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Excerpts from Sojourn on the Veld

The Beyond

. . . As I groped for answers, I found problems with my assumptions about life. I had long since adopted a god-free origin of the universe and the theory of evolution for the origin of man. 

      A favorite book was the play Inherit the Wind, a fictionalization of the 1925 Scopes “Monkey” Trial. The defendant in the trial is accused of teaching evolution which was illegal in the state of Tennessee at the time. The defense attorney in the play stereotypes religion and deifies science when he argues:  

 

In a child’s power to master the multiplication table is more sanctity than in all your shouted “Amens!”, “Holy, Holies!” and “Hosannahs!”

 

     However, my belief in the supremacy of science was challenged by the very laws of science that I was studying. How could a god-free universe, created by random chance, have such orderly laws? Randomness and predictability are incompatible. One of my textbooks even asserted that the engineering law stating the universe is decaying implies that a “supreme being” arranged the universe in its original, non-decayed condition. 

     Further, the brilliant spread of stars in the night sky of the rural South fascinated me. As I hiked the Appalachian Mountains, I marveled at the misty, forested ridges stretching to the horizon. Why did nature produce this incomparable beauty?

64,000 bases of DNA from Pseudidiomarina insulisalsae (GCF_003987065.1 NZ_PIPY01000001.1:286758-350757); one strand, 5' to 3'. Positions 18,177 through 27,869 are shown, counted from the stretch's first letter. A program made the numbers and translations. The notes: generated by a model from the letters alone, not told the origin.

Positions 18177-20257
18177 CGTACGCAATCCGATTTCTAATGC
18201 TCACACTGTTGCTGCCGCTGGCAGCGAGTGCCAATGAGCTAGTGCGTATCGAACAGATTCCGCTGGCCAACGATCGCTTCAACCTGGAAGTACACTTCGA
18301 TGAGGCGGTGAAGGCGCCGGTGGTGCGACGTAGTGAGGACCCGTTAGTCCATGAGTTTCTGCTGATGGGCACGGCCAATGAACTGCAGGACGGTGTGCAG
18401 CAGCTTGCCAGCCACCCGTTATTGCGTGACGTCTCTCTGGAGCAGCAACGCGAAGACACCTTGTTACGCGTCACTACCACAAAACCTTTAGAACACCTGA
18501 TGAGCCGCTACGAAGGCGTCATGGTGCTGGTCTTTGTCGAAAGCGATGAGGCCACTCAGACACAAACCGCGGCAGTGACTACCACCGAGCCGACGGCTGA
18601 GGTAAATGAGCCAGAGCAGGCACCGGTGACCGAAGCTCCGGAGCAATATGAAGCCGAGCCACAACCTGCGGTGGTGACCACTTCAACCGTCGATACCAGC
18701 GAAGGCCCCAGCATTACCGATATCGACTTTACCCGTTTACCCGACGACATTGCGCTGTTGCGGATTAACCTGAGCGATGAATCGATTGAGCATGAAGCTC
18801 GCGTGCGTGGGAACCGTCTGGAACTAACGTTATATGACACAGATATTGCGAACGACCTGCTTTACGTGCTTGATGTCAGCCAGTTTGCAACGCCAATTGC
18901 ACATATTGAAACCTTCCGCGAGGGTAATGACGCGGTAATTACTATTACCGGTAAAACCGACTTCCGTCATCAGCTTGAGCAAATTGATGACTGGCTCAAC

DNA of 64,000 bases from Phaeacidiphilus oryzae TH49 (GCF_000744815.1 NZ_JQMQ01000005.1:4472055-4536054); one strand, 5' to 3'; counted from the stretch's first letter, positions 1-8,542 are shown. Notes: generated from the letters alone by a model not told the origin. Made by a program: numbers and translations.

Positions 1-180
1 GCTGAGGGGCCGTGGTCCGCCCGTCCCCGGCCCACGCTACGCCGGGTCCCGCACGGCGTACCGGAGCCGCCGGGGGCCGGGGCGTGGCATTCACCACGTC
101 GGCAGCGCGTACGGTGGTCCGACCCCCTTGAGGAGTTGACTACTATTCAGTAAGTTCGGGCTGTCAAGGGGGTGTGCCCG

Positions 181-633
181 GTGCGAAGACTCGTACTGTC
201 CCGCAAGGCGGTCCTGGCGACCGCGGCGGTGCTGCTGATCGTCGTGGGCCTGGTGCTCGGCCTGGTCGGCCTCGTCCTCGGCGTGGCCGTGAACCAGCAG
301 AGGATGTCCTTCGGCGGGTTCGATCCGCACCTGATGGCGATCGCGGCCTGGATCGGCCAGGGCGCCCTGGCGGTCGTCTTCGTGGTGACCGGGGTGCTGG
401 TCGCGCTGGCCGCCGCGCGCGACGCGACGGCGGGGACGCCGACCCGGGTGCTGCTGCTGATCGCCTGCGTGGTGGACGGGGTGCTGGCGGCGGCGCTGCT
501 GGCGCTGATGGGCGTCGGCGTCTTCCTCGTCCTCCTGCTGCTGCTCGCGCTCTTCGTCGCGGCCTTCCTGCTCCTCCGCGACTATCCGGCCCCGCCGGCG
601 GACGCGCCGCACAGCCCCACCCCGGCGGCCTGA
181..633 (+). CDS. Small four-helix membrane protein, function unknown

And last, I was confused about man. If he arose from random mutations as evolution theorized, why was consciousness produced? Why was that necessary for survival? Why did man wonder about anything beyond eating and drinking? Why did he wonder at all? 

     This line of reasoning kept prodding me. It whispered: There must be something Beyond nature, and something Beyond science.

      . . .  

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Calling: The motivation to pursue a specific task or vocation arising from an inner sense of divine direction.

 

Ring, ring. 

      “Hello?”

      “This is Angel Gabriel. God wants you to go to Madagascar. Tomorrow.”

      “What, really? This is laundry week. Who’ll keep the dog? This is really not a good time.”

      “No excuses. Your ticket is on the refrigerator under the “I Love My Labradoodle” magnet.”

      “But, but, but . . .”

      Click.

      How do you discover your calling—that’s a key question, isn’t it? Did I receive an angelic phone call? Nah. There were no choirs or clouds, visions or voices. However, from my experience, a calling can be discerned without angelic intervention. Professor and widely-known speaker Howard Hendricks once said that it’s hard to miss the will of God, if that’s where you want to be, because God wants you there, even more than you do.

      . . . 

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Walking in His Shoes

We occasionally discarded old clothing or household items, but we did not need to look for a charity: Dorcas [our Tswana housekeeper] took all of our old belongings as if they were some sort of treasure. She even took my worn-out pair of brown men’s shoes with the right sole flapping at the toe.